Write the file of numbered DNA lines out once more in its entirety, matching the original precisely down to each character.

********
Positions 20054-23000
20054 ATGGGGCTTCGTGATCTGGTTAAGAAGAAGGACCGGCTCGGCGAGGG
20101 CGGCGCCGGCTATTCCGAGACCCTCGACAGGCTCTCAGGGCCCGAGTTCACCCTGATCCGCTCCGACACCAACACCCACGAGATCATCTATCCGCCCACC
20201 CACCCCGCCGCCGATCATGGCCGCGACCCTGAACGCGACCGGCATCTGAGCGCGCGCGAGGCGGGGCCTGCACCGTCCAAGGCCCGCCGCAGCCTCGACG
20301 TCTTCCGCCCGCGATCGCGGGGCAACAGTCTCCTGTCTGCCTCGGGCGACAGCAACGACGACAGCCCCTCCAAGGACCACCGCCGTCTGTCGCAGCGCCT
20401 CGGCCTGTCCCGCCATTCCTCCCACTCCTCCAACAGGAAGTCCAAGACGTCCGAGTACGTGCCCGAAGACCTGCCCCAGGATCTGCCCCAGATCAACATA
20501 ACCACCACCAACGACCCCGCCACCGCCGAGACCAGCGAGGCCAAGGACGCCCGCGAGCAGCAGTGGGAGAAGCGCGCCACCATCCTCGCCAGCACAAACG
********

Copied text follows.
Positions 20054-23000
20054 ATGGGGCTTCGTGATCTGGTTAAGAAGAAGGACCGGCTCGGCGAGGG
20101 CGGCGCCGGCTATTCCGAGACCCTCGACAGGCTCTCAGGGCCCGAGTTCACCCTGATCCGCTCCGACACCAACACCCACGAGATCATCTATCCGCCCACC
20201 CACCCCGCCGCCGATCATGGCCGCGACCCTGAACGCGACCGGCATCTGAGCGCGCGCGAGGCGGGGCCTGCACCGTCCAAGGCCCGCCGCAGCCTCGACG
20301 TCTTCCGCCCGCGATCGCGGGGCAACAGTCTCCTGTCTGCCTCGGGCGACAGCAACGACGACAGCCCCTCCAAGGACCACCGCCGTCTGTCGCAGCGCCT
20401 CGGCCTGTCCCGCCATTCCTCCCACTCCTCCAACAGGAAGTCCAAGACGTCCGAGTACGTGCCCGAAGACCTGCCCCAGGATCTGCCCCAGATCAACATA
20501 ACCACCACCAACGACCCCGCCACCGCCGAGACCAGCGAGGCCAAGGACGCCCGCGAGCAGCAGTGGGAGAAGCGCGCCACCATCCTCGCCAGCACAAACG